Monday, May 21, 2012

Grapes and Vermicompost

Growing grapes has been one of my recent new things. We had a good harvest last year, somewhat surprising since I have been blundering along in terms of pruning, one of the essentials of grape growing.
This year I am trying to observe how they grow so that I have a better idea of what to do at the end of next winter (and also during the year as the grapes vines spread all over the trellis).
At the end of winter I cut back last year's growth leaving about four buds on each of the many spurs and removing the rest. What I noticed yesterday (May 20th) was that each bud has grown out to about 4 "nodes", although I assume they will continue growing longer. At each node (except the first one) there is a leaf and opposite the leaf is what I expect will become the bunch of grapes. This projection has short side branches with little blobs at the end of each. In the axil of the leaf is another small (currently, at least) leaf. This photo is typical. The grapes are closest to the camera and the large leaf, with the little leaf in its axil, is on the opposite side of the vine.
The first node of the vine (and sometimes more) does not have the bunch of grapes branch, but just the leaf with a little leaf in the axil.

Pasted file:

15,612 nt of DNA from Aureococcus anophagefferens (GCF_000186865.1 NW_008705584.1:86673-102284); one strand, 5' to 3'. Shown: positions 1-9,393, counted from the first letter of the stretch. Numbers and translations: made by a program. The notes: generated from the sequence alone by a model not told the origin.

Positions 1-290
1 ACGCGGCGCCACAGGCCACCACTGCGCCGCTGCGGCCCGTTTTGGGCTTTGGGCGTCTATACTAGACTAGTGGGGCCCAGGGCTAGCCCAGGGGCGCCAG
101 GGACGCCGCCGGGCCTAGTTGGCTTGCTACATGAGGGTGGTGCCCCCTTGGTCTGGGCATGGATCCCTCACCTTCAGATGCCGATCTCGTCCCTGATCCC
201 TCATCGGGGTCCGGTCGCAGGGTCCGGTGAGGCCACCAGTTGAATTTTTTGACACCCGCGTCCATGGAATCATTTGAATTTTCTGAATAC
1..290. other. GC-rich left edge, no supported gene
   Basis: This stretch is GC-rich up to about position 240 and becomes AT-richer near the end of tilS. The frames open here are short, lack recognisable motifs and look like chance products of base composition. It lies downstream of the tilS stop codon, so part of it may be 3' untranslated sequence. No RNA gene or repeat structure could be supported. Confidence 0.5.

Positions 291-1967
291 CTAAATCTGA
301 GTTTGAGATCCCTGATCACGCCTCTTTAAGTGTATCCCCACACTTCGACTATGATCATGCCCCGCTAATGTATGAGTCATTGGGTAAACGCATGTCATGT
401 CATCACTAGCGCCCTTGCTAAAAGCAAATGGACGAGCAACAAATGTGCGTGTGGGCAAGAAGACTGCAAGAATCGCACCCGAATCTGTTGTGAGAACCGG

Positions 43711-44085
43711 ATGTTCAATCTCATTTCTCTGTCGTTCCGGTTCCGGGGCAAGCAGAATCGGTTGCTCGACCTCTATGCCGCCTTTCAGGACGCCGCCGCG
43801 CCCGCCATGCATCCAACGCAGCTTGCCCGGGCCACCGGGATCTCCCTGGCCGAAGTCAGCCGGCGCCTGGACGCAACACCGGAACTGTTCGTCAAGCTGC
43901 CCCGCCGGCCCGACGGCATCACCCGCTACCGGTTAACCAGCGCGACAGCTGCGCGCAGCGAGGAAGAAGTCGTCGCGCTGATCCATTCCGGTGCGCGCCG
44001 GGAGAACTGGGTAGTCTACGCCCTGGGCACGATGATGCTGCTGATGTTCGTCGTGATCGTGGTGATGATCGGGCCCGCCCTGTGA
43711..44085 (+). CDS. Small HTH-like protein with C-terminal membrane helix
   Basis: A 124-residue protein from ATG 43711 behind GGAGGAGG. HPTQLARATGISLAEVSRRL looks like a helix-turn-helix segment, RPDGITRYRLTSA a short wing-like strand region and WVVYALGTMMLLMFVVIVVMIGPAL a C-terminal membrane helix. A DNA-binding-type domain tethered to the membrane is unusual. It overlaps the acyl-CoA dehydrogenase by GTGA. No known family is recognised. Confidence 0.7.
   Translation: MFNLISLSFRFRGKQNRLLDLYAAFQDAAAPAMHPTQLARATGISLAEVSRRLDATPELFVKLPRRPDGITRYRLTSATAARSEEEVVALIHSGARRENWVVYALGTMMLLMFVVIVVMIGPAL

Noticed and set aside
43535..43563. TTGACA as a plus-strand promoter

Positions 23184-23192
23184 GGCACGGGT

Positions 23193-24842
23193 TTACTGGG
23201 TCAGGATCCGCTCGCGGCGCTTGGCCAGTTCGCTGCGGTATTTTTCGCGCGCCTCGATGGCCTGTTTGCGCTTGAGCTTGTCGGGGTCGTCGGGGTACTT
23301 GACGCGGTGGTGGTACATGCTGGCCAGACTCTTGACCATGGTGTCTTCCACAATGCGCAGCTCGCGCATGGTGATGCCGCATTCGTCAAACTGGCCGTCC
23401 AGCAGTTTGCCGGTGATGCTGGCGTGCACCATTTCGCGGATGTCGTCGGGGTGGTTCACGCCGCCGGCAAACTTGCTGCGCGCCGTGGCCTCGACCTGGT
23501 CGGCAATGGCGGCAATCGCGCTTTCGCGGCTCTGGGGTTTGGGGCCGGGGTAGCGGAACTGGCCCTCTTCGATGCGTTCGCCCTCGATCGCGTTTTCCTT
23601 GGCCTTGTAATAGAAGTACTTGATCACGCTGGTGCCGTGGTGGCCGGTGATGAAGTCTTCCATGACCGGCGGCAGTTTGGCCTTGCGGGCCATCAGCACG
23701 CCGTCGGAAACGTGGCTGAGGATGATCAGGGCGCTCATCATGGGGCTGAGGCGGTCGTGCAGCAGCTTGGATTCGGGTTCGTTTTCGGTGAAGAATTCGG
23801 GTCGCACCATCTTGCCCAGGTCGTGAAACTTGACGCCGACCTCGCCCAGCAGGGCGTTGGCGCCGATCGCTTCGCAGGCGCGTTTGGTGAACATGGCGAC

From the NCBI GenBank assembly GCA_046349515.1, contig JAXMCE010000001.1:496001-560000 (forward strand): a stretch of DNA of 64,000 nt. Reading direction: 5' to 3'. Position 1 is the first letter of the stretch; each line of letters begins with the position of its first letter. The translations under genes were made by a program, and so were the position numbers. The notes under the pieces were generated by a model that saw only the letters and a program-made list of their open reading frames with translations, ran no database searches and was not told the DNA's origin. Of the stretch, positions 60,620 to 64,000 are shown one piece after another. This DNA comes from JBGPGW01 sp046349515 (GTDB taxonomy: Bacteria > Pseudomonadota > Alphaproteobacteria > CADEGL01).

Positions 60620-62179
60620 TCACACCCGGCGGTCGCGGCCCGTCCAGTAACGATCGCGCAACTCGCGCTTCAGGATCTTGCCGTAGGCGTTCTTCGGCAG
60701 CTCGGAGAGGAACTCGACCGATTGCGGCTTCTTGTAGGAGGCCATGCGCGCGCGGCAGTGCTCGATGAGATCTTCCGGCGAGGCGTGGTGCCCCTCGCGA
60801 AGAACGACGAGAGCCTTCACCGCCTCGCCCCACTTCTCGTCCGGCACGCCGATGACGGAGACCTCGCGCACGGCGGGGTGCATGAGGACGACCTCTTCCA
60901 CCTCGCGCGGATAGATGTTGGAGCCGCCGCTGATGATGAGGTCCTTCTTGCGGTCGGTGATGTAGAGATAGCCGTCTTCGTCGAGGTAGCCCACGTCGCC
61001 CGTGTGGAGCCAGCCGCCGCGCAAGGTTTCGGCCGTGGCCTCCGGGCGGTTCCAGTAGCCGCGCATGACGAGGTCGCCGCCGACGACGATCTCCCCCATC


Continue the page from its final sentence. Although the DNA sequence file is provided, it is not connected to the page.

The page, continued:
We started a new bed of raspberries three years ago and although all three new plants were supposed to be the same it became obvious that one was different. It had thorns and did not develop raspberries in July when the other two did. I began cutting it as if it were an early fruiting variety. It produced early raspberries last year and it is now (May 20th) beginning to flower while the others are still growing taller. In terms of pruning I have always cut our raspberries to the ground in the fall. But the early fruiting one produces berries on the previous year's growth, so that one is cut back to about three feet and berries are produced on the new growth off those three foot stems.

For years we have had composting worms in bins in our cellar from which I periodically harvest vermicompost. This ends up somewhere in the vegetable garden but I have never kept records of what effect, if any, it has on our vegetable production. It is supposed to be very nutritious for plants.
This year I mixed some of the vermicompost with compost from the OCRRA site and applied it to part of the pepper bed. In this photo there are twelve plants of three different pepper varieties. From the right of the photo they are garden sunshine, bullnose, and pepper king. Somewhat unscientifically I applied the vermicompost to the right side of the  bed so that all of the garden sunshine and six of the bullnose plants are affected. But all of the pepper kings and half of the bullnose just have regular OCRRA compost. The pepper kings are also spaced a little bit farther apart than the others. Later I will try to determine whether there is any difference in the growth or production of the plants. [This photo is taken looking west.]